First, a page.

Tag Archives: final

What was it like to be a finalist in the New Act of The Year Comedy Awards show last night in Bloomsbury, London?

I told comedy act Candy Gigi I was likely to go to the final at the Bloomsbury Theatre last night but, at the last minute, could not go. So this text correspondence ensued late yesterday afternoon:

Last night in London, the final of the contest

Last night in London, the final of the contest

Candy Gigi: I’m shitting it. That’s what I’m feeling now. Literally SHITTING IT. Can you tell I’m nervous? I’m gonna make a mess of every loo that I walk past today. My bowels are OK now actually. Later they’ll let rip no doubt. Anyway, out of the 550 people in the audience tonight, 549 of them are going to be my mum’s friends so, if nothing else, I know there will at least be support from people. Loud Jewish people too. The best kind of audience, really.

John: All that chicken soup. No wonder you’re on the loo.

Candy Gigi: Ha. You can put this in your blog. My mum said to me this morning as soon as I woke up: “Candy, why DO you hold a celery like it’s a baby and put it to your breast? Do people ACTUALLY find that funny? Do you HAVE to do that tonight? I don’t understand it.” – As if I didn’t have enough to worry about, now I have to think about how I can make breast-feeding celery make sense. I didn’t ask to be born.

John: I should Google for some knob gags ASAP. After the show, tell my answerphone what happened. I will get back home very very late.

Candy Gigi: My dad’s driving so I’ll do it in the car home.

John: Get your dad to shout things out while he’s driving. It may not get in the blog, but it will scare the shit out of pedestrians on zebra crossings.

Candy Gigi: He probably would do that anyway. When I was younger, I used to walk him down the road on a dog lead and he would bark and pretend to be a puppy. Welcome to my life.

John: Now THAT’s an Edinburgh Fringe show. Or a career for you in certain parts of Soho.

Candy Gigi: All true. Explains a lot, really, doesn’t it?

John: Still doesn’t explain breast-feeding the celery. But that’s probably for the best.

Candy Gigi: You’re probably right. Would it not be a fair argument if I just put it down to me not wanting the celery to wilt?

John: I think an explanation of how and why you keep a stick of celery in a non-flaccid state is probably something for an entirely different type of show. If you actually explained it in any way, of course – ironically – it would lose its point… not that there is one.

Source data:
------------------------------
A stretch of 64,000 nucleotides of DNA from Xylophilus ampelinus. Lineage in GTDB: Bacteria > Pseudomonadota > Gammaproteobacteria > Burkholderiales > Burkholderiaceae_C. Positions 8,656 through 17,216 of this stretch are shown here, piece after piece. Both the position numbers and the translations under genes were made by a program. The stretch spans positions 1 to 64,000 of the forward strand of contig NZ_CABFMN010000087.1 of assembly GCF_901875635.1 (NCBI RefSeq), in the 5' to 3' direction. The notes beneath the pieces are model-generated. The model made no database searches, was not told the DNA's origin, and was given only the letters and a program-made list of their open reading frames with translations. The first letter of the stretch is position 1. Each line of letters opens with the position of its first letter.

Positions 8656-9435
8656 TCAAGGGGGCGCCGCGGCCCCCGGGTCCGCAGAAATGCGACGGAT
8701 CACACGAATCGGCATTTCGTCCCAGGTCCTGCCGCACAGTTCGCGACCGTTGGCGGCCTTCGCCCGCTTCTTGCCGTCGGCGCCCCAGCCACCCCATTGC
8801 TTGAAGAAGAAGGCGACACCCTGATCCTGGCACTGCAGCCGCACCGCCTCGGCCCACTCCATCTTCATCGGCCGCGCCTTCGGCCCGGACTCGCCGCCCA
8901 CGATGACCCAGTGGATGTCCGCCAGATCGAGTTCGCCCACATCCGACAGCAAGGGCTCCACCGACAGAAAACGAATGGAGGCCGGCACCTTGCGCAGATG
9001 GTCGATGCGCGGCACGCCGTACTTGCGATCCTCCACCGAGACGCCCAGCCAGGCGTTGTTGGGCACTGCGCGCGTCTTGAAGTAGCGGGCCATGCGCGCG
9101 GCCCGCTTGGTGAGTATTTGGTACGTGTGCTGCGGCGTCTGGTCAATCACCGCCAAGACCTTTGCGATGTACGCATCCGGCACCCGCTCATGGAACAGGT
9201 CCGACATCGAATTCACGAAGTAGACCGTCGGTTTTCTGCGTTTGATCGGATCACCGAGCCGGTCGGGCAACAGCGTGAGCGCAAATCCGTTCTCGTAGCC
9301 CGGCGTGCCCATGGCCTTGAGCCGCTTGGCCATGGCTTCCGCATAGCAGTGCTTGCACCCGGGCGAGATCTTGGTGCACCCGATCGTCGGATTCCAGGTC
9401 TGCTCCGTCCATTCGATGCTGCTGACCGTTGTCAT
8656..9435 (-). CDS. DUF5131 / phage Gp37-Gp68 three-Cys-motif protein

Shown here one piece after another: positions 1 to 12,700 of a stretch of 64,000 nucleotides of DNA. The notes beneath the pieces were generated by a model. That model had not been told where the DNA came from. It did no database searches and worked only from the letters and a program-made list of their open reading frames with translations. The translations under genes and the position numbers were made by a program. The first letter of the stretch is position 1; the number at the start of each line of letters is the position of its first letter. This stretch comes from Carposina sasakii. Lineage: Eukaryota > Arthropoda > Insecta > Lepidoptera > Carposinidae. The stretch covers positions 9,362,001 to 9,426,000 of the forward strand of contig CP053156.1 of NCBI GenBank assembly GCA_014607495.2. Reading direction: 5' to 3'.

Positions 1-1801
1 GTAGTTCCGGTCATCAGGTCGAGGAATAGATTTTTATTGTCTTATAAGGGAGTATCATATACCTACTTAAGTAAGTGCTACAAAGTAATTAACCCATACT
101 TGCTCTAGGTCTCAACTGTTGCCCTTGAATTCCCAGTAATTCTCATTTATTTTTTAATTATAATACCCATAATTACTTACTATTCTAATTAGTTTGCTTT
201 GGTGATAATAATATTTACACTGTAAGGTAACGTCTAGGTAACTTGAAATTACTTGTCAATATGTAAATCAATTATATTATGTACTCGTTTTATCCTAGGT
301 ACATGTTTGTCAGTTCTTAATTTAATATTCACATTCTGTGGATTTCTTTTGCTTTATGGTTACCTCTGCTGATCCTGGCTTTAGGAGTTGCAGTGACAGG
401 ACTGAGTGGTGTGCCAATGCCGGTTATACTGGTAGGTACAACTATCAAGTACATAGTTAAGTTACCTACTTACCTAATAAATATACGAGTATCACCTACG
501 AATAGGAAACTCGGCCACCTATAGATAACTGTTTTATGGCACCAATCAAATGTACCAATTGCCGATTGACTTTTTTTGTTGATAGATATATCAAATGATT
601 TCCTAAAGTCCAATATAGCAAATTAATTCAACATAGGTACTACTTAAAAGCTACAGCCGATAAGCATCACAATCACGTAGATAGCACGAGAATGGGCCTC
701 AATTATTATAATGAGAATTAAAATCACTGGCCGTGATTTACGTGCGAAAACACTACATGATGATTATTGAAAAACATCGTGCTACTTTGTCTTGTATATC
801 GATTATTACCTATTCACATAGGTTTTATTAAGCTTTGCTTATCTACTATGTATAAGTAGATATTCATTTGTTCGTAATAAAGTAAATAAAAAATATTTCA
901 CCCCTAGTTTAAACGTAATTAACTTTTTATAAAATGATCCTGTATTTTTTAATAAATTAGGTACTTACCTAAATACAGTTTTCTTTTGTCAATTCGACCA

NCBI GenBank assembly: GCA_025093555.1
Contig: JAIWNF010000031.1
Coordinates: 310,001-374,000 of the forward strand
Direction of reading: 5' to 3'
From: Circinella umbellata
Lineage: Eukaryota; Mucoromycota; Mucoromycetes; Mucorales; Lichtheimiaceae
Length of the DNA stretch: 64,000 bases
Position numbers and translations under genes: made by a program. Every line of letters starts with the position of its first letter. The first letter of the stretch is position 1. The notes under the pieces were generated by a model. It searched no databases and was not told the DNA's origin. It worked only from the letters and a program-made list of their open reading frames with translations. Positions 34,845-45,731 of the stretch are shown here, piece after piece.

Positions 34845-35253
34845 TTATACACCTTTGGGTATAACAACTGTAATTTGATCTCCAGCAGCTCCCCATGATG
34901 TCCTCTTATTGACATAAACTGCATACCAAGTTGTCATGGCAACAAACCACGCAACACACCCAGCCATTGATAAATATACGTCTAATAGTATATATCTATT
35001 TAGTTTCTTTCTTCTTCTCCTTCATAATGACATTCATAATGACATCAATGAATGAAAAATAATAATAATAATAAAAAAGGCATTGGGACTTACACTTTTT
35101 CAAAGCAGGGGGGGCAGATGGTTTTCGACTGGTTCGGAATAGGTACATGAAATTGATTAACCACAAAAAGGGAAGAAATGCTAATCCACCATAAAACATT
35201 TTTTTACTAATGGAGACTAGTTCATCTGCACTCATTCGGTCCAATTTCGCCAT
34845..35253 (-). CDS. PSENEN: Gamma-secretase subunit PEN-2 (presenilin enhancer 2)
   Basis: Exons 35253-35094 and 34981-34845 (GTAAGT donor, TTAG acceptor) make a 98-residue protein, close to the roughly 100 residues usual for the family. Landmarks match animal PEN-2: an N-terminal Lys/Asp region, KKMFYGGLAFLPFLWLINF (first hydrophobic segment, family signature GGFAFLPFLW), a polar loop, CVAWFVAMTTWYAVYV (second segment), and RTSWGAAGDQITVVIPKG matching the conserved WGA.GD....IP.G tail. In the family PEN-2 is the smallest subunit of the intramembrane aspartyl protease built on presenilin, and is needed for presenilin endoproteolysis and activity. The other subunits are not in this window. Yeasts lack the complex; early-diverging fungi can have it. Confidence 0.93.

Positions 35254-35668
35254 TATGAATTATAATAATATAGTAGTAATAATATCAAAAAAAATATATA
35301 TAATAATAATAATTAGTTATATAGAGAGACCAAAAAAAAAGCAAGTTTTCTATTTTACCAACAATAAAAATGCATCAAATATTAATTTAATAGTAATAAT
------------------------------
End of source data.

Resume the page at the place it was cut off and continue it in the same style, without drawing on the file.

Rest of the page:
Candy Gigi: I couldn’t explain it as I don’t understand it myself. It’s like an out-of-body experience and I’m watching someone else do it.

John: You mean an out-of-body in-body experience.

Candy Gigi: Yeah. Except I don’t put it in as it isn’t circumcised and my mum would kill me. If I’m going to go for celery, it had bloody better be Jewish.

John: Kosher celery? There might be a market for that.

Candy Gigi: Celery is good for chopping, so could easily be converted. That’s why I chose celery. Out of all the vegetables, it’s the closest to marriage material.

John: The normal vegetative material for comedy is cucumber. The word is funnier than celery, though not as funny as banana.

Candy Gigi: Yeah, but cucumber is everybody’s cup of tea, whereas celery is the underdog. And I love an underdog.

John: I will take some time to find a double meaning in that. Bananas are always funny in any context.

Candy Gigi: Yeah, bananas are OK. But not as useable as celery.

This morning, I woke up to this text message:

Candy Gigi

Candy Gigi – Different. And “different is unsafe”

Candy Gigi: I’m so sorry I didn’t call your answerphone last night. I ended up getting the train home late as I needed to ‘network’ but basically I didn’t win. I think it’s because I genuinely scare the shit out of everyone, including myself. I get up there and literally lose the plot for five minutes and people don’t know what to do with that.

I’ll never be a winning act and I’ve realised that’s OK. What I do is different and different is unsafe and I like not being safe. It makes me feel safe. I can find my own little audience who know what’s going to happen when I get up there and who enjoy that.